"Waves in lattices - opportunities and challenges"
Mathematics, Mechanics, and Materials Unit (Fried Unit) would like to invite you to a Seminar by Prof. A. Srikantha Phani, Department of Mechanical Engineering, The University of British Columbia, Canada.
Date: Wednesday, March 28, 2018
Venue: C016, Level C, Lab1
Anasavarapu Srikantha Phani
Associate Professor of Department of Mechanical Engineering, The University of British Columbia, Canada
Waves in lattices — opportunities and challenges
Architectured lattice materials hold significant promise to realize multifunctional “meta” materials and structures, with wide ranging practical applications from transportation to energy and health areas. This is possible due to our ability to manipulate wave transport, at length scales on the order of and below the wave length, by changing the scattering geometry through topological architecture and material hierarchy.
This presentation will focus on linear elastodynamics of lattice materials in two parts. First, linear elastic wave transport in the bulk and on the edges of a generic lattice will be encapsulated within eigenvalue problems. Different mathematical formulation of these eigenvalue problems will be provided using Bloch theorem. Solutions will be illustrated for typical one and two-dimensional lattices. Wave phenomena unique to lattices, including band-gaps and directionality in dynamic case, will be demonstrated using simulations and experiments. An appealing aspect of these ‘dynamic' eigenvalue formulations is their ability to reproduce ‘static' solutions at zero frequency. St. Venant’s decay of stress from a free edge will be discussed and unusually deep elastic boundary layers will be highlighted in a Kagome lattice in its static response.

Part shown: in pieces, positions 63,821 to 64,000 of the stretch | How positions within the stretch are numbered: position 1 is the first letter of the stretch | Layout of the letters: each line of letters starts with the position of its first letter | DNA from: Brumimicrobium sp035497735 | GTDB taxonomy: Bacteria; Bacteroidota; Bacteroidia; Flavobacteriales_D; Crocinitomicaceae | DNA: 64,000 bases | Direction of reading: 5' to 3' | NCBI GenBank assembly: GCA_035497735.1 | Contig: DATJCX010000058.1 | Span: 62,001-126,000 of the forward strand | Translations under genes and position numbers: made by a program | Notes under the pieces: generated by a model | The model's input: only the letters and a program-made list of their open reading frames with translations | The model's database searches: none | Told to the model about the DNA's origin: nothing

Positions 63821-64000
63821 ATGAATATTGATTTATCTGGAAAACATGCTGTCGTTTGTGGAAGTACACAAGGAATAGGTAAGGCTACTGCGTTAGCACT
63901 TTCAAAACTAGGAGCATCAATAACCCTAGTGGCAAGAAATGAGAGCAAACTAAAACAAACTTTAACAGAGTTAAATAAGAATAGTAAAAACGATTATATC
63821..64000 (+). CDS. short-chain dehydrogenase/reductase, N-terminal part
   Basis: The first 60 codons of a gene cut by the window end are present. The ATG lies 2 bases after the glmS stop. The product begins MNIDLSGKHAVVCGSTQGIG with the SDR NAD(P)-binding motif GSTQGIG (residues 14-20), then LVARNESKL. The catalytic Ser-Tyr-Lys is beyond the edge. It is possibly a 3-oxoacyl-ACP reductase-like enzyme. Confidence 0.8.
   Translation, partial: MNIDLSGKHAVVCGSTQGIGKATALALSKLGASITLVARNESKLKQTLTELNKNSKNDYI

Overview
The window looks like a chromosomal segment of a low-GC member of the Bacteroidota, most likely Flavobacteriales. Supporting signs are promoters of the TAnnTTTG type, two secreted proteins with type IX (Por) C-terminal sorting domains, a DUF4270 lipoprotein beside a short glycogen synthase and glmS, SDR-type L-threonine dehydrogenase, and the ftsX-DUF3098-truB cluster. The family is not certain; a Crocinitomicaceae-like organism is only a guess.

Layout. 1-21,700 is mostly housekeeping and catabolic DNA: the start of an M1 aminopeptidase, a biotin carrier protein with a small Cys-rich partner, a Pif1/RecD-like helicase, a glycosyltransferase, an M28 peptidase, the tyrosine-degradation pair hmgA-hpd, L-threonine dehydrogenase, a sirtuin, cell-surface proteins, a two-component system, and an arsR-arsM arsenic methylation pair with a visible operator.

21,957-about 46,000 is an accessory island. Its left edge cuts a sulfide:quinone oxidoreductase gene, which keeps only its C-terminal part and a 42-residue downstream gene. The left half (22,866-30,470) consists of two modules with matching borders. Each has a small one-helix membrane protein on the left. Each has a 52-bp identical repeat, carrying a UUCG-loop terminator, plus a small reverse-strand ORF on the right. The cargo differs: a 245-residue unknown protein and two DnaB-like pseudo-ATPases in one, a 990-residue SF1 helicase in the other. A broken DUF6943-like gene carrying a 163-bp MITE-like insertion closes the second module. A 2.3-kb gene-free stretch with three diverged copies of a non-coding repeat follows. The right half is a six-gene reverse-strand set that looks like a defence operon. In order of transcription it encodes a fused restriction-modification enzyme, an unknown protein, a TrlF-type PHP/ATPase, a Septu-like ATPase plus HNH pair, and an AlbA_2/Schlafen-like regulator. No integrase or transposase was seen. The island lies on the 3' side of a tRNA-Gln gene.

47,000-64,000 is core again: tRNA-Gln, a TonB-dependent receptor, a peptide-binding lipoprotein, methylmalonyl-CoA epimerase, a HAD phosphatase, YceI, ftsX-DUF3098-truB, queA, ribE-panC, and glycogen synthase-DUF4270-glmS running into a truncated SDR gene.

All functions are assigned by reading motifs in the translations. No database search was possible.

In the second part, a practical application problem of vibroacoustic transport in a sandwich panel will be considered where, the elastic waves in the solid interact with pressure waves in the surrounding fluid. Using finite element simulations the advantages of a lattice core will be highlighted. Finally, some challenges arising from the fundamental limitations on achievable wave transport will be briefly mentioned from a feedback theory perspective.
Dr. Srikantha Phani (Srikanth) received his PhD from University of Cambridge in 2004. After a postdoctoral fellowship at Cambridge he worked at University of Bath, UK, before joining the University of British Columbia (UBC) in 2008, where he is now a tenured associate professor. His research interests are in dynamics of materials and structures and mechanics at small scale. His research group strives to marry theory with experiment, where possible. He was awarded Canada Research Chair and Killam teaching prize at UBC.